11. opps, didnt see that link in the story , sorry ;) still a valid point about SAN i think helping drive the trend…

    Posted by david pop | June 2, 2007, 7:58 AM
  12. Andrew,
    Interesting post. I wondered if you had any thoughts on the impact of 10GBase-LRM and how the slow rollout of products to address this legacy fiber market impacts the short reach market you refer to?

    Posted by Dan N | June 3, 2007, 11:13 AM
  13. Hi Andrew,

    Nice post…insightful. Thanks. :-) I wonder what your thoughts were in relation to the SFP as it’s seen some decent interest of late for 8g storage applications.

    Thanks!

    Posted by stk | June 4, 2007, 1:14 PM
  14. Andrew,

    I know video thing is driving you nuts.. but that’s where more and more of the “bits and bytes” of IP packets are coming from, and flow thru the data centers, etc. So while it’s “hyped”, it has the ring of truth..

    Face it, we’re evolving with our means of communication from text, to voice, to ..Video. there is no escaping..

    Posted by Ryan | June 13, 2007, 7:38 PM
  15. Not really driving me nuts. I do believe that Video is driving traffic growth. I just don’t like the way it is universally applied to every business segment as justification for beyond trend growth. I am more disturbed about how little quantification there is for something so broadly believed.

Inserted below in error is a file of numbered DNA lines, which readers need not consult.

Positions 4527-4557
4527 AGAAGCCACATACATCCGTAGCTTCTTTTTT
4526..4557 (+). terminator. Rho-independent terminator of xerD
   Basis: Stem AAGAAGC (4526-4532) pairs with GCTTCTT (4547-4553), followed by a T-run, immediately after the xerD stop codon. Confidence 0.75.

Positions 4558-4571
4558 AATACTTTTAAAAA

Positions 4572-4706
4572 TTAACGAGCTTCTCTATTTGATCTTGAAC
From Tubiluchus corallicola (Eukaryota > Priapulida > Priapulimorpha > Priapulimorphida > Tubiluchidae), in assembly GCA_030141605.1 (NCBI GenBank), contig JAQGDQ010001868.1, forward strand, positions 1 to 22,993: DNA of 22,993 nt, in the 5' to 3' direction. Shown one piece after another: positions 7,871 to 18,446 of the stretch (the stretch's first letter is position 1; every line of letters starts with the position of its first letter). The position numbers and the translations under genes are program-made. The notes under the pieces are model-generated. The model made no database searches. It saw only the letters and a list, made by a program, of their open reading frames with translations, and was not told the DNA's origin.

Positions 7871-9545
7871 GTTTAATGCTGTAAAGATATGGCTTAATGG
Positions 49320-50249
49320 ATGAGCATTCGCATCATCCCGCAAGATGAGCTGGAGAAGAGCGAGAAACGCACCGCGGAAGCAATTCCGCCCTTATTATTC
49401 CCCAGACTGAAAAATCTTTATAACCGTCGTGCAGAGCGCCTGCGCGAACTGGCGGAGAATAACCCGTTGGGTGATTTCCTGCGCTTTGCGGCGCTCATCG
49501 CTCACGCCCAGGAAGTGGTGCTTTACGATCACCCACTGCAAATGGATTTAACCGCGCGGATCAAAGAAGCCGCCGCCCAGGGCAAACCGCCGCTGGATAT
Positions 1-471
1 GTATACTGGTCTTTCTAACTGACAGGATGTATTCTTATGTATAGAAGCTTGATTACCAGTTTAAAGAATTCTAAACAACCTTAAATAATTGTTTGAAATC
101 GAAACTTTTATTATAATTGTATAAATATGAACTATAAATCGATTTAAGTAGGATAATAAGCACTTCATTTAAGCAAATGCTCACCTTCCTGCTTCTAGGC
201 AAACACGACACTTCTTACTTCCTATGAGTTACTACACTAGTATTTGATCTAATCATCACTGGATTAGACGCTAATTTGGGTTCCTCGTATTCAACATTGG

I smart guy I know compares the Video Traffic ‘explosion’ hype to the “traffic doubling every 9 months” hype to 1999. I don’t know that the claims are false, I just haven’t seen enough data to make me believe they are true.

    Posted by Andrew Schmitt | June 13, 2007, 9:09 PM
  16. In a more global sense, more business is moving on-line, or more GDP is moving on line. To replace the brick-and-morta business model, the winning business is towards a friendlier but simulated “real world” experience. “video” in a broader sense is a re-created human experience for an excelerated, and increasing degree of human interactions/connectivities. At the end of the day, “digitization” of a hyper connected human experience is driving the bandwidth demand, and exponential “bits and bytes” growth. “Video” is just a catch phrase for this transformation.

    Posted by Ryan | June 14, 2007, 6:37 PM